But the researchers say the species could thrive in Madagascar again if the captive-bred ducks can be found a new wetland home.


'We have been very successful in establishing a captive population,' said Dr Hilton.


'And we have recently identified a lake that we think has potential to be restored and become a reintroduction site.


'The main thing we have to do is work with the local people to reintroduce and restore the pochard, but also to restore the lake and help people to get a better livelihood from the lake they live around.'


Follow Victoria on Twitter



Potential comet landing sites chosen

Europe's Rosetta mission, which aims to put a robot on Comet 67P/Churyumov-Gerasimenko, has identified five potential locations for the touchdown.


The choice of sites was driven largely by operational considerations - they are places engineers believe a lander can get down with the least risk.


No-one has attempted to land on a 10-billion-tonne comet before.


The Rosetta probe will despatch its Philae contact robot to 67P's icy surface on 11 November.


The European Space Agency says it will be a one-shot opportunity.


Rosetta and the comet are currently about 400 million km from Earth, making real-time radio control impossible.


Instead, the process will have to be fully automated with commands uploaded several days in advance.


The five sites on the 'longlist' were selected at the end of a special meeting convened in Toulouse, France, this past weekend.


Esa project managers were joined by attendees from the space agencies of France (Cnes) and Germany (DLR), which play key roles in the Philae effort.


Instrument principal investigators on the washing machine-sized robot were also there to argue their preferences, as were the engineers, who could explain the technical possibilities.


A landing site needs to be relatively flat and free from boulders and fissures.


One key requirement has been the need to find places on the comet that experience something of a day/night cycle.


This will give not only a better appreciation of the changing behaviour of 67P under all conditions, but will provide the lander with some important protection - from too much sun, which could lead to overheating, or too little light, which would make it difficult to charge the batteries.


The engineers have also emphasised the need to find locations where Rosetta can deliver Philae at the right altitude and velocity, and maintain a communications link throughout the descent, which is likely to take several hours.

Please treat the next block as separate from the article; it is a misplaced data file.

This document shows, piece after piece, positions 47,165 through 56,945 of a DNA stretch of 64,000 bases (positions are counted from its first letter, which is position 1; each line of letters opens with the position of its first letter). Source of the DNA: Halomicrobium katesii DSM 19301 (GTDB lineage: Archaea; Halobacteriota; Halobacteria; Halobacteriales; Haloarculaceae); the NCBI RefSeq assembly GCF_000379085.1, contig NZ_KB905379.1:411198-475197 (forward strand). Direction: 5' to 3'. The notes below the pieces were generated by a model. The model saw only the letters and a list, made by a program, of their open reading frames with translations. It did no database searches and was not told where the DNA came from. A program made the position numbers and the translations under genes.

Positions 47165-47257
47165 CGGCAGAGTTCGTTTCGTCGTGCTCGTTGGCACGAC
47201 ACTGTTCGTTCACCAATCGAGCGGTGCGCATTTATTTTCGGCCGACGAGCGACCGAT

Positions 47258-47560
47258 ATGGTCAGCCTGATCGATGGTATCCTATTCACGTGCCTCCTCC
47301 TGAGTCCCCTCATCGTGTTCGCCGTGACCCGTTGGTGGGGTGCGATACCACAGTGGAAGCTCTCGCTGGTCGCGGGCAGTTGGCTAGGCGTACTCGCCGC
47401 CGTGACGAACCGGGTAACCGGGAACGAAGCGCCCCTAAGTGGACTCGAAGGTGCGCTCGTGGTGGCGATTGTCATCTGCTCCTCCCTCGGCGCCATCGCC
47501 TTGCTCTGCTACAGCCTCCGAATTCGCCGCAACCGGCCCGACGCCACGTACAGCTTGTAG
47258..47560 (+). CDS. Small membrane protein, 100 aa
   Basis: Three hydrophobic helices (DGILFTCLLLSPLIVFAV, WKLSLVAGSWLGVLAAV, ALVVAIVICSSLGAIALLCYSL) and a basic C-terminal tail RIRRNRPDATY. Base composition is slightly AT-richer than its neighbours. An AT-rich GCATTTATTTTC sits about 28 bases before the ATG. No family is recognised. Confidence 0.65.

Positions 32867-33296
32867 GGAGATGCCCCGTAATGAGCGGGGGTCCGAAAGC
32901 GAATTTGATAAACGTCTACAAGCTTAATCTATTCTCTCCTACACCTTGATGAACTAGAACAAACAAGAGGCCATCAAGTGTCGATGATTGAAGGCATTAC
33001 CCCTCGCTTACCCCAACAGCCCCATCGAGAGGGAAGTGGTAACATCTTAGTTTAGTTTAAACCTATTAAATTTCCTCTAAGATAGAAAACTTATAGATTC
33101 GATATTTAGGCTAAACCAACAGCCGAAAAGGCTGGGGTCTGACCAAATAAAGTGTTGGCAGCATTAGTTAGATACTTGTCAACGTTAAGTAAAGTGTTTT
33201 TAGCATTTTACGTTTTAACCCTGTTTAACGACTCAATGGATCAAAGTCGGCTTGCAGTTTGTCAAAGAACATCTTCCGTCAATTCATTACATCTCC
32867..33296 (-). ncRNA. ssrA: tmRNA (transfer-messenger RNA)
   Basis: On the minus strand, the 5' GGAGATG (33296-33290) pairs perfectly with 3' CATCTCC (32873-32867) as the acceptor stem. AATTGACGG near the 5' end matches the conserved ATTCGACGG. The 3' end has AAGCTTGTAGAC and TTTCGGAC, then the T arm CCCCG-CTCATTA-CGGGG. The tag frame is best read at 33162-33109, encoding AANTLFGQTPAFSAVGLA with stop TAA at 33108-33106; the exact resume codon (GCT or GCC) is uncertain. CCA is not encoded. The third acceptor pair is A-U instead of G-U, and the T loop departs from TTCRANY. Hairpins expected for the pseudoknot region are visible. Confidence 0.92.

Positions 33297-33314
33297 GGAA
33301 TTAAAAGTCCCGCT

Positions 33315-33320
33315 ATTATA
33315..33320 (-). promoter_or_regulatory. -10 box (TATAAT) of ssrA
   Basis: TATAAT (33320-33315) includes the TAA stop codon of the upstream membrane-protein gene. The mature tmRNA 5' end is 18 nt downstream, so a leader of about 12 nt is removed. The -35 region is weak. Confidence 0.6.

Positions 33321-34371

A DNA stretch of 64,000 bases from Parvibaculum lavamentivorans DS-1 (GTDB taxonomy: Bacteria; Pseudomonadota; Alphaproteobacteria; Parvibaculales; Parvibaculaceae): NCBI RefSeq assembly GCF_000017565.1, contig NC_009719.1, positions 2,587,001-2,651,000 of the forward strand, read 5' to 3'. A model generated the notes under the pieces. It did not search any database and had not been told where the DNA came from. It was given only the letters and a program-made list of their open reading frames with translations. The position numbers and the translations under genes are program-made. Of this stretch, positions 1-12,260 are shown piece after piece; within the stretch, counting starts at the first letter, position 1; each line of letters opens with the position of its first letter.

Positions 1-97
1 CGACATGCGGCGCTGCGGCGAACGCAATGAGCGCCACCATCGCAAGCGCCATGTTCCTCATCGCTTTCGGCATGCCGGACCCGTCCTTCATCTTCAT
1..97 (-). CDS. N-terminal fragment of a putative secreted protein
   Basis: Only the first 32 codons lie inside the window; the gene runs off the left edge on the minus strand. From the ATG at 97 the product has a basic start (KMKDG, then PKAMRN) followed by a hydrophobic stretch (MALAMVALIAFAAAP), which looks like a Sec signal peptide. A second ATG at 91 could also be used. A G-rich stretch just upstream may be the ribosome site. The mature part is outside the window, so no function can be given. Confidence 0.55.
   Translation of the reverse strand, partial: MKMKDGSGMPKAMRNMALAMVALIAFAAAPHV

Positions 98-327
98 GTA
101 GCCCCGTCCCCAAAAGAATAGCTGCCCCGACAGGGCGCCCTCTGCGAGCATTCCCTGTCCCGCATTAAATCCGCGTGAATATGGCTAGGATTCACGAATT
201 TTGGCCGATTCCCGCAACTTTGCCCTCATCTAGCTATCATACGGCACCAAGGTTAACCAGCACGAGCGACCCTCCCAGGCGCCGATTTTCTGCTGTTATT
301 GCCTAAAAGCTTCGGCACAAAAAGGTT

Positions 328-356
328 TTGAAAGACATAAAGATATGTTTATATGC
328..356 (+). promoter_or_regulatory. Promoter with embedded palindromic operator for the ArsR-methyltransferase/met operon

The longlist will be reduced to a leading candidate and perhaps a couple of back-ups in mid-September.


A final go/no-go decision on a target landing site is expected by mid-October.


By then, Rosetta's cameras and other instruments will have returned detailed data on the number one choice.


Comet 67P has very little gravitational attraction - several hundred thousand times weaker than what it would experience at Earth's surface.


For this reason, it will touch down at no more than a walking pace - about 1m/s.


It will use harpoons and ice screws to try to hang on to the comet and avoid bouncing back into space.


Jonathan.Amos-INTERNET@bbc.co.uk and follow me on Twitter: @BBCAmos





Sunday, August 24, 2014

Methane vents bubble up off US coast


Researchers say they have found more than 500 bubbling methane vents on the seafloor off the US east coast.


The unexpected discovery indicates there are large volumes of the gas contained in a type of sludgy ice called methane hydrate.


There are concerns that these new seeps could be making a hitherto unnoticed contribution to global warming.


The scientists say there could be about 30,000 of these hidden methane vents worldwide.


Previous surveys along the Atlantic seaboard have shown only three seep areas beyond the edge of the US continental shelf.


The team behind the new findings studied what is termed the continental margin, the region of the ocean floor that stands between the coast and the deep ocean.


In an area between North Carolina and Massachusetts, they have now found at least 570 seeps at varying depths between 50m and 1,700m.


Their findings came as a bit of a surprise.


What is methane hydrate?



  • Methane hydrate is in the form of a 3D ice structure with natural gas locked inside

  • The substance looks like white ice, but it does not behave like it

  • If methane hydrate is either warmed or depressurised, it will break down into water and natural gas

  • The energy content of methane occurring in hydrate form is immense

  • In the Gulf of Mexico, gas hydrate resources have recently been assessed at more than 6,000 trillion cubic feet


Source: US Department of Energy


'It is the first time we have seen this level of seepage outside the Arctic that is not associated with features like oil or gas reservoirs or active tectonic margins,' said Prof Adam Skarke from Mississippi State University, who led the study.


The scientists have observed streams of bubbles but they have not yet sampled the gas within them.


However, they believe there is an abundance of circumstantial evidence pointing to methane.


Most of the seeping vents were located around 500m down, which is just the right temperature and pressure to create a sludgy confection of ice and gas called methane hydrate, or clathrate.


The scientists say that the warming of ocean temperatures might be causing these hydrates to send bubbles of gas drifting through the water column.


They do not appear to be reaching the surface.


'The methane is dissolving into the ocean at depths of hundreds of metres and being oxidised to CO2,' said Prof Skarke.


'But it is important to say we simply don't have any evidence in this paper to suggest that any carbon coming from these seeps is entering the atmosphere.'


This research, though, does highlight the scale of methane that is under the waters.


Estimates suggest that these undersea sediments are one of the largest reservoirs on Earth, and contains around 10 times more carbon than the atmosphere.


Carbon budget revisions